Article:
Tujuh. In Jakarta, I took care to ask everyone I met where they came from, because Jakarta strains daily under the weight of too many migrants: both from around the world, and from around Indonesia. There were Bugis boatmen from faraway Bone, in Sulawesi. There were lecturers who’d lived in Malaysia during Suharto’s regime, who were born in Banten. There was a student who went home only once a year to his hometown on the vast island of Sumatra. There was a maid who worked in Yishun who was going back to her town in Central Java (‘Taggal’, i heard, but I’m very likely wrong), who saw her children only twice a year. Everyone has a story. People are endlessly fascinating. There are epics and odysseys they, and we, have all undertaken. History sometimes allows me to follow them in that journey, through another dimension, through the illusory, immediate fabric of the here and now.

History is rightly placed in the broader field of the Humanities because like literature, it examines the fundamental issue of our humanity: our human flaws and failures, our aspirations and our anxieties, our greatest conceits and celebrations.To walk through a space and know a little of its history is to feel, if only momentarily, like you are standing astride numerous dimensions and parallel universes. The past feels not only like a another country, but another galaxy altogether. I’m an apologist for the discipline of History. Sue me.

VIII. My aggregated draft is probably going to be shot to pieces by my supervisor, but the 17,000 word Frankenstein’s monster which I sewed together and submitted last night left me with a sense of pride. Maybe I’m a nerd, loaded to the gills with facts and unable to connect with normal human beings. Most History majors I know are like that. But to know a little more of the past feels exciting. It’s like wearing a different pair of eyes to see the world you once thought you knew. Sometimes I feel like a shaman, who has entered a different plane of reality, for having known what took place in this very space, twenty years ago; or that the pond in the Botanic Gardens once harboured an escaped crocodile; or that they once used to gas people on this very spot.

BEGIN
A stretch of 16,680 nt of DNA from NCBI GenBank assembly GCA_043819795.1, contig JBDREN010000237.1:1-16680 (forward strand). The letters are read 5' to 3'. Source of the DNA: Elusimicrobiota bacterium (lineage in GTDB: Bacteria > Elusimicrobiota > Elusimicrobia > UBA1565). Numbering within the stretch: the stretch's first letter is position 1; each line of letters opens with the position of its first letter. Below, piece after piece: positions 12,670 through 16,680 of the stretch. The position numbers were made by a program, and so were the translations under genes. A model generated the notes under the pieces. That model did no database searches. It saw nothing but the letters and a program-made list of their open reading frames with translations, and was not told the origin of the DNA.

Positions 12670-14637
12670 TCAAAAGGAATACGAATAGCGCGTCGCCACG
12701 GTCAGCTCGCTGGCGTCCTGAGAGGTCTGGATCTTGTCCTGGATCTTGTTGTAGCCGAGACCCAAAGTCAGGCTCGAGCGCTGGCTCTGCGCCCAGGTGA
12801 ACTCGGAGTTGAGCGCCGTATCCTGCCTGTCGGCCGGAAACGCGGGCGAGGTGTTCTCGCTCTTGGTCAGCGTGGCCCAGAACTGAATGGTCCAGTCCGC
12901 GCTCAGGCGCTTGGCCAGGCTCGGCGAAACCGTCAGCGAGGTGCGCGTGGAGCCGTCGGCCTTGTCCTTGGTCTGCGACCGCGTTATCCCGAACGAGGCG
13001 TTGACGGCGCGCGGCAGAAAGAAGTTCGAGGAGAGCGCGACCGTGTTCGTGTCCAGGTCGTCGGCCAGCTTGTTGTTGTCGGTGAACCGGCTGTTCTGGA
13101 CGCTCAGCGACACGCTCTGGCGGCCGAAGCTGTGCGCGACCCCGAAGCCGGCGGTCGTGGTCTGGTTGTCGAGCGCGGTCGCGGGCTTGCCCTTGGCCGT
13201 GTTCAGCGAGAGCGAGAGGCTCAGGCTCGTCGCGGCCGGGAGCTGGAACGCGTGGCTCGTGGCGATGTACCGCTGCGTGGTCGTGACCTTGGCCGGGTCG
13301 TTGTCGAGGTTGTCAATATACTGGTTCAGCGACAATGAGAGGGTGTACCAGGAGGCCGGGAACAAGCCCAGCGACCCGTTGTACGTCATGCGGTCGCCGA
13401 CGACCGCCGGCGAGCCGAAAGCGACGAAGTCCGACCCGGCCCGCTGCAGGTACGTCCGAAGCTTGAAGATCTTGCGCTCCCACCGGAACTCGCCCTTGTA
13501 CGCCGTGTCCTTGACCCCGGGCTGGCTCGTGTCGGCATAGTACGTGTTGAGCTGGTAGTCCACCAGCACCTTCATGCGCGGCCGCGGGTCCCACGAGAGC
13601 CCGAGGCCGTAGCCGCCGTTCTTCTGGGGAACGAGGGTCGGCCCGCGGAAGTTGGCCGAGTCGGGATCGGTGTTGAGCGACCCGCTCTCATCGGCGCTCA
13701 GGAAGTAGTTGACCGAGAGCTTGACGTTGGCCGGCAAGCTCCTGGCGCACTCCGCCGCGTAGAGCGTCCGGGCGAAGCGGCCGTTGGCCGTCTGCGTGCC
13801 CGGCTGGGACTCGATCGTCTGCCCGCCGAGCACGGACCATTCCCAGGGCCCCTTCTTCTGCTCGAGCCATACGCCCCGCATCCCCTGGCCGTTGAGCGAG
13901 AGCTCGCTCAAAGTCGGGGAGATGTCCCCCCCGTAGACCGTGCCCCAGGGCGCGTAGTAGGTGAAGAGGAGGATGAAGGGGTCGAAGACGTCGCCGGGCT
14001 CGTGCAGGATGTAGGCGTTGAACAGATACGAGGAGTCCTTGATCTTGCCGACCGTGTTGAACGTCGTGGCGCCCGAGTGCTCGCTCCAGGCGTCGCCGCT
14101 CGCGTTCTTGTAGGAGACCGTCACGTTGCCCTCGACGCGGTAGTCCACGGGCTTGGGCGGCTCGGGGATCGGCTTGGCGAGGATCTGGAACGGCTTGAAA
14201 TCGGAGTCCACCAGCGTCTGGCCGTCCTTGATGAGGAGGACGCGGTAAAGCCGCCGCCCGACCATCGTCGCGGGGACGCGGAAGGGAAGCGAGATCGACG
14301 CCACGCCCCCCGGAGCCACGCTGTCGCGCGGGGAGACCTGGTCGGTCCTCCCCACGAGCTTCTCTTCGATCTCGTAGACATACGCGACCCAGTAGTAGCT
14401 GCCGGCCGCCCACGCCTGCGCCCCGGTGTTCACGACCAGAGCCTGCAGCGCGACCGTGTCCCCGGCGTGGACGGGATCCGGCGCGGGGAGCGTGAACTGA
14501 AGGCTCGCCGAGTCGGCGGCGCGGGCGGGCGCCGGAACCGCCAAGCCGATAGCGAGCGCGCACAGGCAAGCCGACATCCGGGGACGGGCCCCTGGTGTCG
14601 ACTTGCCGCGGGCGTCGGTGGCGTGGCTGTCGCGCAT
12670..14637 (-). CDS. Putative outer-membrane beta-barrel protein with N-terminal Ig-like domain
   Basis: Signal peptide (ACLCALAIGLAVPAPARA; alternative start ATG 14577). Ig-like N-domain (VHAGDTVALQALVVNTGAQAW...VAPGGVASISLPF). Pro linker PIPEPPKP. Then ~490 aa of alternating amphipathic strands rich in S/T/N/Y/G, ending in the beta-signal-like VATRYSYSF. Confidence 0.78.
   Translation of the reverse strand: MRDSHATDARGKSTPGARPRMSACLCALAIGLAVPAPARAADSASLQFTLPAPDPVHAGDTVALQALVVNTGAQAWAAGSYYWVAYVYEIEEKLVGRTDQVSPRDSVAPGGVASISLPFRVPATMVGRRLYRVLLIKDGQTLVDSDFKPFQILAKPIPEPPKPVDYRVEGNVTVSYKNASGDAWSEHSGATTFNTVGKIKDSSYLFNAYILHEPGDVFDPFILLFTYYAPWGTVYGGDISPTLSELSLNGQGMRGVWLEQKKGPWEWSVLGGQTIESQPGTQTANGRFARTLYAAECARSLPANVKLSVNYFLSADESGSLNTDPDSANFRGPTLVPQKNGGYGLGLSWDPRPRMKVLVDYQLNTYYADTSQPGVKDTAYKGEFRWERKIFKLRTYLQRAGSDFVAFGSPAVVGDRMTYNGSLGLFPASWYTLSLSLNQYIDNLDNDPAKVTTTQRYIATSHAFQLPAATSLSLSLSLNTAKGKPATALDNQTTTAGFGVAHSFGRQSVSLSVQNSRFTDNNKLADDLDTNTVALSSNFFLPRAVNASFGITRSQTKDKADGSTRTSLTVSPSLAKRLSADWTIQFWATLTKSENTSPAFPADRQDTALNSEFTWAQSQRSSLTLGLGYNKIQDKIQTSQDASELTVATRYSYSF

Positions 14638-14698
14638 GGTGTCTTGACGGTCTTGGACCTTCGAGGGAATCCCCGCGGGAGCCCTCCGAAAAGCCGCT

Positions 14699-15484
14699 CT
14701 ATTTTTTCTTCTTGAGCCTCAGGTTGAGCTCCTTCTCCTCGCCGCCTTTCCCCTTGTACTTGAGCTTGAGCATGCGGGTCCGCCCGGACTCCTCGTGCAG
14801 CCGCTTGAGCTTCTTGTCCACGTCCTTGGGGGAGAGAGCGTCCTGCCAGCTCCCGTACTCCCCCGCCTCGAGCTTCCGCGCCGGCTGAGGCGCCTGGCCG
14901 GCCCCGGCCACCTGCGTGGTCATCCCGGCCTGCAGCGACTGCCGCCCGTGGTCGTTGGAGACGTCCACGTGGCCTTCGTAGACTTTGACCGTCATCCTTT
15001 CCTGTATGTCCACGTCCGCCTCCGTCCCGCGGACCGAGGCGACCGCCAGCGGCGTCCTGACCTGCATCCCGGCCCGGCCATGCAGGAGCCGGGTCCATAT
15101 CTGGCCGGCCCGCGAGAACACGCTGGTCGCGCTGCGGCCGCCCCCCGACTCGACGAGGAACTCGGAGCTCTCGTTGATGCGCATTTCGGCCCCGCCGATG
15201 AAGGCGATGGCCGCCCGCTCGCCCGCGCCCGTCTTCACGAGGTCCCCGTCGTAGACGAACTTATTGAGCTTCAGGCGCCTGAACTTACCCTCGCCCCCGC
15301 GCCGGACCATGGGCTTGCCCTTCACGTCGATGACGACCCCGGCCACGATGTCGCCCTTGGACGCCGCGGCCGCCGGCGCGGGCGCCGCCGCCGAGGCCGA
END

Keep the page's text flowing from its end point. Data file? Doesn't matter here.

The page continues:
Jiu. And so, because my battery is running out and I also need to pee, I finish off this meandering, ‘update’ post, talking about nothing and everything. There are too many thoughts in my head. The mind is so tired it is no longer tired; my thoughts are everywhere and nowhere; I am always most creative when sleep-deprived, because the thoughts blend, bleed and overlap into each other, the walls don’t work anymore. I hope you’ve had a good week, and if not, hang in there. As Chris Martin sings, “the sun must set to rise”. I close with this quote that is over-used, but that is always so true after every and any voyage I make, whether physically or discursively.

10. “Why do you go away? So that you can come back. So that you can see the place you came from with new eyes and extra colors. And the people there see you differently, too. Coming back to where you started is not the same as never leaving.”

(Terry Pratchett, A Hat Full of Sky)